Installation of the GenomicDataCommons package is identical to installation of other Bioconductor packages.
After installation, load the library in order to use it.
Check connectivity and status
The GenomicDataCommons package relies on having network
connectivity. In addition, the NCI GDC API must also be operational
and not under maintenance. Checking
status can be used to check this
connectivity and functionality.
## $commit ##  "3e22a4257d5079ae9f7193950b51ed9dfc561ed1" ## ## $data_release ##  "Data Release 17.0 - June 05, 2019" ## ## $status ##  "OK" ## ## $tag ##  "1.21.0" ## ## $version ##  1
The following code builds a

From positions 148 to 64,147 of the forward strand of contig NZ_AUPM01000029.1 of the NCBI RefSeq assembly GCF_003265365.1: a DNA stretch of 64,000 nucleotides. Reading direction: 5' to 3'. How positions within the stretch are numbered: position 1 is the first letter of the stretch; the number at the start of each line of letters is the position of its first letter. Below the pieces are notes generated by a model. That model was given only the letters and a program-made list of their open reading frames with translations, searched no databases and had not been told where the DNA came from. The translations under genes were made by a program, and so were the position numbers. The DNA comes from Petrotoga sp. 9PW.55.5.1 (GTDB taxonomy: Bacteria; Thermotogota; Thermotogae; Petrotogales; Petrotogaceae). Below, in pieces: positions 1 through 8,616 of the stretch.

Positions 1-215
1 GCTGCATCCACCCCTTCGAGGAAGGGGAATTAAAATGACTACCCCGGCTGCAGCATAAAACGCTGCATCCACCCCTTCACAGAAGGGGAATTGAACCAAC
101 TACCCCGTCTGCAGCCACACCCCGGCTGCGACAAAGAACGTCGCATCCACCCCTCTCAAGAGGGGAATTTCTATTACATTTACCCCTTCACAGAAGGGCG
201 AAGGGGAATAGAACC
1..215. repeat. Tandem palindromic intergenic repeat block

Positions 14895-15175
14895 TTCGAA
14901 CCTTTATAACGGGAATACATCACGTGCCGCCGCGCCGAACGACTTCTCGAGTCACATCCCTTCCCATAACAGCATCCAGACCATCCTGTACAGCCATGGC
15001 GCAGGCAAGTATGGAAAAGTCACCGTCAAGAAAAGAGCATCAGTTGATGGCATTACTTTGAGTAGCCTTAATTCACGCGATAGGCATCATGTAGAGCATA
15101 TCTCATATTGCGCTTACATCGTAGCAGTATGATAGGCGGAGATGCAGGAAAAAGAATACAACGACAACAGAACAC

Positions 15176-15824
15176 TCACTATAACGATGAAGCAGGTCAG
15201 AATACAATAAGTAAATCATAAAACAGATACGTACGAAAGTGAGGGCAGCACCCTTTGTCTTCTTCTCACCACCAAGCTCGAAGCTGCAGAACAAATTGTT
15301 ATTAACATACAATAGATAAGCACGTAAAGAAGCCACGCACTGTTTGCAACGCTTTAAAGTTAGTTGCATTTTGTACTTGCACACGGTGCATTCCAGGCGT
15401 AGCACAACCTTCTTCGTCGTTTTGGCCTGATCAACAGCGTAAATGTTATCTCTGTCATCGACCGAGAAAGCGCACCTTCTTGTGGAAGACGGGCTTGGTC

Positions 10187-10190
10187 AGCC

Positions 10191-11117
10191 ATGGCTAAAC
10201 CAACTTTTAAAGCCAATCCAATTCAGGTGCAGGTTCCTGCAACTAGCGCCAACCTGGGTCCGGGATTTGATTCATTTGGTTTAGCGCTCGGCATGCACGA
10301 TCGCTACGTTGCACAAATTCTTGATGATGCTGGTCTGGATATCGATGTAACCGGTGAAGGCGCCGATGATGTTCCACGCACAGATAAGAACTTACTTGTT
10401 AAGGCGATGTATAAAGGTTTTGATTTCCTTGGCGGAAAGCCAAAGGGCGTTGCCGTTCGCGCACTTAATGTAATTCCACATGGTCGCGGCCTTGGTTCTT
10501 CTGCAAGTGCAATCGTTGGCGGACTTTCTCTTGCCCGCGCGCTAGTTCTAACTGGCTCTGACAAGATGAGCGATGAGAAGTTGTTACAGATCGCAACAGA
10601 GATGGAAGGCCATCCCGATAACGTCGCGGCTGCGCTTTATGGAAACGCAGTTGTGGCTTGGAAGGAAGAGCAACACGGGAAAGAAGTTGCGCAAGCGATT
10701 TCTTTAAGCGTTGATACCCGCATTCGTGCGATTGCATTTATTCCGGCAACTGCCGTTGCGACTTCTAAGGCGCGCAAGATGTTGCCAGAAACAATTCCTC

manifest that can be used to guide the
download of raw data. Here, filtering finds gene expression files
quantified as raw counts using
HTSeq from ovarian cancer patients.
ge_manifest = files() %>% filter( ~ cases.project.project_id == 'TCGA-OV' & type == 'gene_expression' & analysis.workflow_type == 'HTSeq - Counts') %>% manifest()
After the 379 gene expression files
specified in the query above. Using multiple processes to do the download very
significantly speeds up the transfer in many cases. On a standard 1Gb
connection, the following completes in about 30 seconds. The first time the
data are downloaded, R will ask to create a cache directory (see
for details of setting and interacting with the cache). Resulting
downloaded files will be stored in the cache directory. Future access to
the same files will be directly from the cache, alleviating multiple downloads.
fnames = lapply(ge_manifest$id[1:20],gdcdata)
If the download had included controlled-access data, the download above would